Globally, 75% of expats regard Singapore as being among the best for education, so it is no wonder that many expats to Southeast Asia choose to bring their family. However, there’s one member of the family that it might not be so easy to take with you: the family pet. Leaving a furry companion behind can be like losing a best friend, but many expats believe there is no other option. However, pet care in Singapore and other Asian destinations is high, so bringing a pet to the other side of the world may not be as problematic as you first thought. Here are the main things you need to know.
Is the Destination Suitable?
If you are moving to a large city, such as Shanghai or Beijing, you may be concerned that the environment isn’t suitable for a pet. This is especially true if you have a dog that needs a lot of outdoor exercise. However, Beijing is looking to add 600 hectares or green space in 2018, meaning that even big cities have plenty of parks to exercise your pet.
A pet is good for your family’s health, so don’t just be content with leaving them behind before you’ve explored all the options. Find a property which allows pets and has a garden or is near a park. This way, you can relocate to a place where your pet feels comfortable and happy. Apartments in Southeast Asia can have limited space, so relocation will be easier with a small dog. However, there are plenty of suitable properties for larger dogs if you’re willing to look for them.
How Are the Quarantine Facilities?
Almost all Asian destinations will require your pet to be quarantined. This can be a daunting prospect for many pet owners, but the truth is that quarantine facilities in Southeast Asia are often very pet friendly. They are run by professional animal carers who will ensure your pet is well looked after in comfortable conditions.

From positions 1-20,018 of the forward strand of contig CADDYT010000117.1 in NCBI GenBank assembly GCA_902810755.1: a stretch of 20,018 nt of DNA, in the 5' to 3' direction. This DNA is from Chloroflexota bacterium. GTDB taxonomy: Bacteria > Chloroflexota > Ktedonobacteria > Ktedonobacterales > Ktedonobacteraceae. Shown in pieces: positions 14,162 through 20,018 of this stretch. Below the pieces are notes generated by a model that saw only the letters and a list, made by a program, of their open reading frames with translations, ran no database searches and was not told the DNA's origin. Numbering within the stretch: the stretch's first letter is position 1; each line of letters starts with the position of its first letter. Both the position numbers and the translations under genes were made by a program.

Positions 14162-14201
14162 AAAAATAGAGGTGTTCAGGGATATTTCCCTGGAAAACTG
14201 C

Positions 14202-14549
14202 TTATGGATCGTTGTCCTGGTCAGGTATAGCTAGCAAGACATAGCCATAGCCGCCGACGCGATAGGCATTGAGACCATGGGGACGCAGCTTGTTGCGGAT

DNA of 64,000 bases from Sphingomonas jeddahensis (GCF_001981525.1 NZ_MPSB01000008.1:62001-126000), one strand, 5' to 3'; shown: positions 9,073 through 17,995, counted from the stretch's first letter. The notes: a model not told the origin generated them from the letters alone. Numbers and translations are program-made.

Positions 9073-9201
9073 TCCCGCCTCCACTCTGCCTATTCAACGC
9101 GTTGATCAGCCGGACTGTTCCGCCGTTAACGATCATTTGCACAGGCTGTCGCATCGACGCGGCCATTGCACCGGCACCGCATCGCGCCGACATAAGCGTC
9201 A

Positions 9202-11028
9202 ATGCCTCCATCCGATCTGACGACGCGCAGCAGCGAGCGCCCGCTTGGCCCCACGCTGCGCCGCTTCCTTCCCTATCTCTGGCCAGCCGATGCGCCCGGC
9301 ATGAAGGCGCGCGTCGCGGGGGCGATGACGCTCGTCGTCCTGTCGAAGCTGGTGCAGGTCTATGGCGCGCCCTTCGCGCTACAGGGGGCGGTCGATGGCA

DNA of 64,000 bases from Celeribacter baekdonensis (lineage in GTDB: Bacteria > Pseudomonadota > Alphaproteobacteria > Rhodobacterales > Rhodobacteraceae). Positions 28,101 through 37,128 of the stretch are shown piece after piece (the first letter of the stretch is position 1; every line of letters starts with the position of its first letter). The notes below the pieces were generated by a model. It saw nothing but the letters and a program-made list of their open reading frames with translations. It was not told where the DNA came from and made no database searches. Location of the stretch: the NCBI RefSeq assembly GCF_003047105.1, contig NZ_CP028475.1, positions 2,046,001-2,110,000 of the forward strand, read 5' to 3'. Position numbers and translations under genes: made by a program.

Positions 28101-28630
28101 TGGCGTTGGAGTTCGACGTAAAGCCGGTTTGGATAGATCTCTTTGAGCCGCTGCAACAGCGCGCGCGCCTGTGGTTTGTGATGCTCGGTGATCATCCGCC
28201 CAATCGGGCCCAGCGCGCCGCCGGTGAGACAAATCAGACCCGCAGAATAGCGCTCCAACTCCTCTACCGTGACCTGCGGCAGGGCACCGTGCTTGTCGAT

Singapore’s quarantine facilities are air conditioned, with large and grass-filled exercise areas. You will be able to visit, walk, groom and play with your pet while they are undergoing the necessary procedures. Far from being a stressful and neglectful environment, your pet will likely have excellent levels of care until they are free to move into your new home.
Check Out Local Laws
In order to decide whether bringing your pet abroad is the right idea, you’ll need to look over the laws of your destination. Some countries are more strict about rabies than others, but some are relaxed. You’ll generally require vaccinations, microchips and a pet passport to be issued. These are useful things to have anyway, so it’s rare that local laws will be too demanding.
Moving abroad can be an exciting opportunity for you and your family. Better pay, lifestyle and education levels are some of the main motivators. However, don’t think that you have to give up your pet to live your dreams. Find a property that is suitable for pets then check the laws to make the moving process easy and comfortable for everyone.
Sally Jackson is a professional freelance writer with many years experience across many different areas. She made the move to freelancing from a stressful corporate job and loves the work-life balance it offers her. When not at work, Sally enjoys reading, hiking, spending time with her family and travelling as much as possible.